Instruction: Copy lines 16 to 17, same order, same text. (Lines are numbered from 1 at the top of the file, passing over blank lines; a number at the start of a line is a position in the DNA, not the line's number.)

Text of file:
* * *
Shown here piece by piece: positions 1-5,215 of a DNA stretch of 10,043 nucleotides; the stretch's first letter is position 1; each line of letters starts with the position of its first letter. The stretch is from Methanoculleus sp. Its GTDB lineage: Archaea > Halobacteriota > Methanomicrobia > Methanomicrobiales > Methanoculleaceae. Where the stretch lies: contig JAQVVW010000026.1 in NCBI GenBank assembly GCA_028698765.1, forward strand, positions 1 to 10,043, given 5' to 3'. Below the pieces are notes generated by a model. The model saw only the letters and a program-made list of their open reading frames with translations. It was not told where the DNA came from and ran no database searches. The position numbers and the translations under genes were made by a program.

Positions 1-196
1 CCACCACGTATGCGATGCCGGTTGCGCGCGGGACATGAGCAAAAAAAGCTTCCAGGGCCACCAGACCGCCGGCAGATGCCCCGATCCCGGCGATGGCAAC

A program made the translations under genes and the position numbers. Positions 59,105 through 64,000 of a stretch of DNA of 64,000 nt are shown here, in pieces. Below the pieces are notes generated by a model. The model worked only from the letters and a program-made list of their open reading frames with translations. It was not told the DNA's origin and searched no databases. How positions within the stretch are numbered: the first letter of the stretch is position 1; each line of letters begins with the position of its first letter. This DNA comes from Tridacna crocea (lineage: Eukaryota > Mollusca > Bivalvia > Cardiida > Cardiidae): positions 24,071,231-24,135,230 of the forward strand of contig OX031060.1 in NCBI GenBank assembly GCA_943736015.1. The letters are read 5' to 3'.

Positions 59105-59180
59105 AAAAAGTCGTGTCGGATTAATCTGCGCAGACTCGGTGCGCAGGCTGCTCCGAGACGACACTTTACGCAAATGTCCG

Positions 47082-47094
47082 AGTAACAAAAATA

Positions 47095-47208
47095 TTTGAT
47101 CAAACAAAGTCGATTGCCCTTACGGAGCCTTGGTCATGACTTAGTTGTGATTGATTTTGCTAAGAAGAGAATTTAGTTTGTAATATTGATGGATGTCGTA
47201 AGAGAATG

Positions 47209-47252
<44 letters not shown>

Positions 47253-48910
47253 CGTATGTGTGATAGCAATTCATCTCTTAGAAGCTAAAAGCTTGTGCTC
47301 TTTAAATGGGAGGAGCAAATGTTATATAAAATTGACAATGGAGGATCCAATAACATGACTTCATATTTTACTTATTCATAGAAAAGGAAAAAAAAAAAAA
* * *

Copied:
47253 CGTATGTGTGATAGCAATTCATCTCTTAGAAGCTAAAAGCTTGTGCTC
47301 TTTAAATGGGAGGAGCAAATGTTATATAAAATTGACAATGGAGGATCCAATAACATGACTTCATATTTTACTTATTCATAGAAAAGGAAAAAAAAAAAAA